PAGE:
s5               | Split into pieces of length 5
         $3С         | Do the following three times, keeing all intermediate results as well as the start:
       Ṛ              | - Reverse
        Z             | - Transpose
             Y        | Join with newlines
              Y       | Join with newlines
               ¹¹¹¹¹¹ | Identity function (repeated 6 times)

Implicit print at the end.

  • \$\begingroup\$ I'm just curious, does this make use of something similar to Basic's "Print" statement that prints its code? \$\endgroup\$
    – DjinTonic
    Commented Jul 29, 2021 at 20:22
  • 1
    \$\begingroup\$ @DjinTonic Jelly has implicit printing, so there’s actually no print statement there. I’ll add an explanation. \$\endgroup\$ Commented Jul 30, 2021 at 8:21

05AB1E (legacy), 36 bytes


Try it online.


00                   # Push 00
  "D34çý6ô4FD»,¶?øí" # Push this string
   D                 # Duplicate this string
    34               # Push 34
      ç              # Convert it to a character: '"'
       ý             # Join the stack with this character as delimiter:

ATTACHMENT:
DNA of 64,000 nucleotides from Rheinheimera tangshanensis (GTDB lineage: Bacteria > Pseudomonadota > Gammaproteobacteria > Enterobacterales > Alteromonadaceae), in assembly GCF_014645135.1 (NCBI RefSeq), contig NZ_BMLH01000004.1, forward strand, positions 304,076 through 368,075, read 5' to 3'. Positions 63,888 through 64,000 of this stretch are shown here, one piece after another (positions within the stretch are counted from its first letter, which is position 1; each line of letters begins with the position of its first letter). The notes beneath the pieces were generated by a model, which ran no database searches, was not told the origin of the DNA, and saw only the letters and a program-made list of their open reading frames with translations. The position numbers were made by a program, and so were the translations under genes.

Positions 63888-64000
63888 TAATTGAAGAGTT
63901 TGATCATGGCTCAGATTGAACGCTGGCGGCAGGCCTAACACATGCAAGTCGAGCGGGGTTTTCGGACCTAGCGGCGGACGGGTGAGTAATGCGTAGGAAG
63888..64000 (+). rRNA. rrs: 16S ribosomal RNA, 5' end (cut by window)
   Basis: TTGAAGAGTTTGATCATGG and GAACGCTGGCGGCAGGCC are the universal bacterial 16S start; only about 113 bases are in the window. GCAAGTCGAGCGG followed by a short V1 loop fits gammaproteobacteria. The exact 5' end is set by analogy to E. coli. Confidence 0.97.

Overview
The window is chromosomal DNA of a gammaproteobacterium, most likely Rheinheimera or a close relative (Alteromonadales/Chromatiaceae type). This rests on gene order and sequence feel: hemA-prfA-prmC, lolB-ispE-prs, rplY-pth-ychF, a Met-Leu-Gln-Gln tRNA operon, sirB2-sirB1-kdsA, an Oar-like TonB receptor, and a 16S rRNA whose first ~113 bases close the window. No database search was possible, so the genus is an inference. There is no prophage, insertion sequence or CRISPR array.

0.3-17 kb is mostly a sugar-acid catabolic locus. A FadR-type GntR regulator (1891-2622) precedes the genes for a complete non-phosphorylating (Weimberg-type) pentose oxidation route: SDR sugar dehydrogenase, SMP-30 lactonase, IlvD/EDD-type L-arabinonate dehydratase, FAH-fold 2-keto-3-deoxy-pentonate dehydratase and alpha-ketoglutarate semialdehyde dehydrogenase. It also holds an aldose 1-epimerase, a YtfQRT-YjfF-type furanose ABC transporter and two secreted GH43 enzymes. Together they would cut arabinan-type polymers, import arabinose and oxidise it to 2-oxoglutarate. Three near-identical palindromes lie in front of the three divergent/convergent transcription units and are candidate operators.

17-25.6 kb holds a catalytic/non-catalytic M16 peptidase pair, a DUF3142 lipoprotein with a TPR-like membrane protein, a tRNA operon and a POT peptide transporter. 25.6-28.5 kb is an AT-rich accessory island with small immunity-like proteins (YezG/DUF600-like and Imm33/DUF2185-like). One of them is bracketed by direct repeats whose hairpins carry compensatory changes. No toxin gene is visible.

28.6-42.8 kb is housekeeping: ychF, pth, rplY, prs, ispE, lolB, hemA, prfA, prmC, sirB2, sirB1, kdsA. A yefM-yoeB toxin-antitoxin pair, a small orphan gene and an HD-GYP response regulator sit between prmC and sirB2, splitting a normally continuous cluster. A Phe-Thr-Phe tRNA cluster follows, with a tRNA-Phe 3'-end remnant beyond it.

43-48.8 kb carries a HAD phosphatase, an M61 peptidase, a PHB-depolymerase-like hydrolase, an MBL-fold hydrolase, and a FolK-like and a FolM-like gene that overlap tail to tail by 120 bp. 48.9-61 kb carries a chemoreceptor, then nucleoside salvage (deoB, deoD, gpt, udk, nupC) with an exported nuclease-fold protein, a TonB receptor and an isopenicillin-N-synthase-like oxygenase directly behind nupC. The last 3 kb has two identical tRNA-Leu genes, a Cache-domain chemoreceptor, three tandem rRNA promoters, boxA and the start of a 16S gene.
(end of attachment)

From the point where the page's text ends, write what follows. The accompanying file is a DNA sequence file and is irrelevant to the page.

#  '00"D34çý6ô4FD»,¶?øí"D34çý6ô4FD»,¶?øí'
        6ô           # Split it into parts of size 6
          4F         # Loop 4 times:
            D        #  Duplicate the current list of strings
             »       #  Join it by newlines
              ,      #  Print it with trailing newline
               ¶?    #  And also print an empty line
                     #  Then rotate it around 90 degrees clockwise, by:
             ø       #   Zipping/transposing; swapping rows/columns
              í      #   And then reverting each row

Python 3, 147 121 bytes


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prints in a 11x11 square.

How it works:

  • start from the quine s="print('s=%r;exec(s)'%s)";exec(s)
  • a='s=%r;exec(s*4)'%s store our string in a
  • zip(*[iter(a)]*11) split the string a in rows of 11 chars
  • *map(print,map(j,[* <...> ,''])), display each row plus a newline
  • a=(11*('_'+a))[-11:0:-11] rotates a and store the new value in a
  • ;aaaaaaaaa adjust the size of the square
  • exec(s*4) execute the code 4 times, the ;aaaaaaaaa transform the initialisation of a to avoid overriding a and keep it rotated

because of a is 121 char long, the result fits in a 11x11 box